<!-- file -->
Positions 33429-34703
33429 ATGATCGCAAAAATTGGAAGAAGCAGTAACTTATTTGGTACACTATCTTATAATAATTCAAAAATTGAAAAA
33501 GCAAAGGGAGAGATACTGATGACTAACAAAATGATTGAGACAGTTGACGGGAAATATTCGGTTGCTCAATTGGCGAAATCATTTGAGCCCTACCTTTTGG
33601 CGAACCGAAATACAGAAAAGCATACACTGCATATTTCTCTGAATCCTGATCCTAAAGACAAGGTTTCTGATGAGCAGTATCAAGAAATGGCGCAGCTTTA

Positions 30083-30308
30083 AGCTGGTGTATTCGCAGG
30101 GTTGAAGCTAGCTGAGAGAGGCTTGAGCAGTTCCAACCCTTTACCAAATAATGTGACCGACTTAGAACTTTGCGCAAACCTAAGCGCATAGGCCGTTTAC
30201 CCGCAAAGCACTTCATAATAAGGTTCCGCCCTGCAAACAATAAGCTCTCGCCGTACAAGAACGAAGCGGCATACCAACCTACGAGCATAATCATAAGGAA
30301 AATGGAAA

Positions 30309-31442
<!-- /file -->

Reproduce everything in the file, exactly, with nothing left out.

Positions 33429-34703
33429 ATGATCGCAAAAATTGGAAGAAGCAGTAACTTATTTGGTACACTATCTTATAATAATTCAAAAATTGAAAAA
33501 GCAAAGGGAGAGATACTGATGACTAACAAAATGATTGAGACAGTTGACGGGAAATATTCGGTTGCTCAATTGGCGAAATCATTTGAGCCCTACCTTTTGG
33601 CGAACCGAAATACAGAAAAGCATACACTGCATATTTCTCTGAATCCTGATCCTAAAGACAAGGTTTCTGATGAGCAGTATCAAGAAATGGCGCAGCTTTA

Positions 30083-30308
30083 AGCTGGTGTATTCGCAGG
30101 GTTGAAGCTAGCTGAGAGAGGCTTGAGCAGTTCCAACCCTTTACCAAATAATGTGACCGACTTAGAACTTTGCGCAAACCTAAGCGCATAGGCCGTTTAC
30201 CCGCAAAGCACTTCATAATAAGGTTCCGCCCTGCAAACAATAAGCTCTCGCCGTACAAGAACGAAGCGGCATACCAACCTACGAGCATAATCATAAGGAA
30301 AATGGAAA

Positions 30309-31442